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Avison Young Hires Transwestern Partner To Lead NYC Office

Avison Young has hired Rory Murphy as its new NYC market lead.

Avison Young has poached an executive from a rival to take the helm of its New York City operations.

The Toronto-based commercial real estate services firm named Rory Murphy a principal and its New York City market leader this week. Murphy had been a partner in Transwestern's NYC office but is now tasked with leading Avison Young's expansion efforts in the five boroughs.

“Rory’s energetic leadership style and collaborative approach align perfectly with the culture that Avison Young has built,” Avison Young U.S. President Harry Klaff said. “He is a proven leader who will be instrumental in driving growth in the New York City market.”

Murphy replaces Dorothy Alpert, the former Tri-State region head, who was hired in 2021. Alpert left at the end of 2023, an Avison Young spokesperson said.

Murphy, who starts Monday, was at Transwestern for nine years after starting his career with Cushman & Wakefield.

“There is a contagious energy for growth across the Avison Young executive team,” Murphy said in a statement. “I am both excited and humbled to be a partner to so many like-minded individuals, who see an incredible opportunity over the next 3-5 years in our industry.”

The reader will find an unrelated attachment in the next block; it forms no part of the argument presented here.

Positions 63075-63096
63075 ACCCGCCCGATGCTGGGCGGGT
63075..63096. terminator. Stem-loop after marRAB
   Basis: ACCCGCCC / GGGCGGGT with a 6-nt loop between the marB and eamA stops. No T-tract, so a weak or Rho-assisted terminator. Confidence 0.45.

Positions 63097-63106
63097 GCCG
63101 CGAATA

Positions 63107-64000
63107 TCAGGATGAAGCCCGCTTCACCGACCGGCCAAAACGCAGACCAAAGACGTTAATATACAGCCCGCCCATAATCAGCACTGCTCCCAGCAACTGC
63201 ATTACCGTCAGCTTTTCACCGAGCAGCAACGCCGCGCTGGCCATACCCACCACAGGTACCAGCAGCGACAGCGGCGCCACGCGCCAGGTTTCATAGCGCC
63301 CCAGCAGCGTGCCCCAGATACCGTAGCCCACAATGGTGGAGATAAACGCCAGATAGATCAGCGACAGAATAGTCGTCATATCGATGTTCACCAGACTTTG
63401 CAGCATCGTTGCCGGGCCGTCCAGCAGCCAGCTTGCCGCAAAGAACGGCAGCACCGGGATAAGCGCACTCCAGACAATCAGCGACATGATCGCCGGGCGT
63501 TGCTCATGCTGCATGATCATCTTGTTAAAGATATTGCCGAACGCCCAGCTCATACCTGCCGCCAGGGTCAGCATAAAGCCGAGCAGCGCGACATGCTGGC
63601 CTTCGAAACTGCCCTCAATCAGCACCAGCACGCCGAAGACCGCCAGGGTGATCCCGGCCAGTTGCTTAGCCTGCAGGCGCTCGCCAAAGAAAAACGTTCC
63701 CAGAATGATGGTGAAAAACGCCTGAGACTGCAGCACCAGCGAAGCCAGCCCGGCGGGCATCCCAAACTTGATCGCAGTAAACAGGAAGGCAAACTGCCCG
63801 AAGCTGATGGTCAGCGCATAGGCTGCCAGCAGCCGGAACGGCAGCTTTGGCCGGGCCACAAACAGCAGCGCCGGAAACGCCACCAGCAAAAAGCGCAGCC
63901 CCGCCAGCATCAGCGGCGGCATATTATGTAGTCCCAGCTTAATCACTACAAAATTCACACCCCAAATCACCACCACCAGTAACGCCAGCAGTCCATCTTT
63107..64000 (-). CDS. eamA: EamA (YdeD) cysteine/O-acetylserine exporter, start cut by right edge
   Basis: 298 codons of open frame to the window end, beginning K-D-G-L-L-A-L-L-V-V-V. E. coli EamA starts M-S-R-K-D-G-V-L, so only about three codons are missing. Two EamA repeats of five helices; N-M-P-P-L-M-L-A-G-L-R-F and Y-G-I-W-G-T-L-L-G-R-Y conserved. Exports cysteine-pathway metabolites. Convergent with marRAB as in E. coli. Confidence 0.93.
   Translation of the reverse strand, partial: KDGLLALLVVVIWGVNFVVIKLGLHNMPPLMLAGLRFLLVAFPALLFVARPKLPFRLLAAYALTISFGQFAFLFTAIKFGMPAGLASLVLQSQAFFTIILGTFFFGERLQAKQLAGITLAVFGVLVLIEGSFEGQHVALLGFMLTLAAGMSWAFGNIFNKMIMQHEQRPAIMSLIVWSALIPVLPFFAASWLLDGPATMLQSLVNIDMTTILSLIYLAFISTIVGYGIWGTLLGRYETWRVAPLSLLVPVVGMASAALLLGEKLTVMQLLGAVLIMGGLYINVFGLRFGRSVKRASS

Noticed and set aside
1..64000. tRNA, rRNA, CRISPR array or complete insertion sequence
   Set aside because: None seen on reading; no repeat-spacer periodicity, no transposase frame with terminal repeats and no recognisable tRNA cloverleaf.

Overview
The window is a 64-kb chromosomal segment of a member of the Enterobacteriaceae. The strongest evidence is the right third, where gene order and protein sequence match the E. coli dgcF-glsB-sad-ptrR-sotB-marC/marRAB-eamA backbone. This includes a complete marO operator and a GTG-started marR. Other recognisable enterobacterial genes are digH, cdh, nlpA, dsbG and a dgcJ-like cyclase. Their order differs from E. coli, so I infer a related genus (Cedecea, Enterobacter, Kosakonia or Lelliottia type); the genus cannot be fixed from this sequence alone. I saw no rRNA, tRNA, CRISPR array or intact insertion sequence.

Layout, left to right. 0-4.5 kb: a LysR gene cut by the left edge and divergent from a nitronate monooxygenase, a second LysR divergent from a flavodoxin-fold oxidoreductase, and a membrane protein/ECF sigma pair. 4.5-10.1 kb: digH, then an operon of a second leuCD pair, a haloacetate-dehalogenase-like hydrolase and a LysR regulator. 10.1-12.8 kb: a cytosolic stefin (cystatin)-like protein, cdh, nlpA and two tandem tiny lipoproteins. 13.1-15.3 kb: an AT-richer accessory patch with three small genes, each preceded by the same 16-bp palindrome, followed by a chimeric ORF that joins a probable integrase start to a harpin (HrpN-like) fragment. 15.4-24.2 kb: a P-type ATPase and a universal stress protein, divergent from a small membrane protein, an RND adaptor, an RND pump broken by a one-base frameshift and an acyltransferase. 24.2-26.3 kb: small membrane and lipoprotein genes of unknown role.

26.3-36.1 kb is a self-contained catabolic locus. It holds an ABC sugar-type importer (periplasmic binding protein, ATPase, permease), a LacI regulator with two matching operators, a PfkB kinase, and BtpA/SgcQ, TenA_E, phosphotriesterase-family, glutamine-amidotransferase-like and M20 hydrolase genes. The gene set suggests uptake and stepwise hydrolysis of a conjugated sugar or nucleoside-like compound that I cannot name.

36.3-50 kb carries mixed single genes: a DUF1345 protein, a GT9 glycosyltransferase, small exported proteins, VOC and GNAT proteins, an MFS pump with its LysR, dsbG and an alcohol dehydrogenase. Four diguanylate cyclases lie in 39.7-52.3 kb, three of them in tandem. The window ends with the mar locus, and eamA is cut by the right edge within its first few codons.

He represented City Year last year in its move to 180 Maiden Lane and found Signal AI a new U.S. headquarters at 440 Park Ave. in 2022.

“Rory was a great teammate in our New York office,” Transwestern East Region President Bruce Ford said in a statement. “We wish him well in his future endeavors, as we remain focused on serving our clients in New York City with our robust platform of commercial real estate services.”

Avison Young employs 115 people and 46 brokers in New York City, and it is looking to beef up its operations, which took a hit in 2022 when two of its biggest deal-makers, Mitti Liebersohn and Arthur Mirante, left for Savills.

The broker-owned firm was also ruled in default on $375M in corporate debt by ratings agency S&P Global in February after years of dwindling cash and having its debt reduced to junk status.

But shortly after that default, Avison Young reached a deal to reduce its debt by half for “a miniscule amount of equity,” CEO Mark Rose told Bisnow at the time.

He said the deal would allow the company to aggressively grow in preparation for a market turnaround.

“The next report you should be hearing from us is what we're investing in, who we're hiring and who we're buying,” Rose said.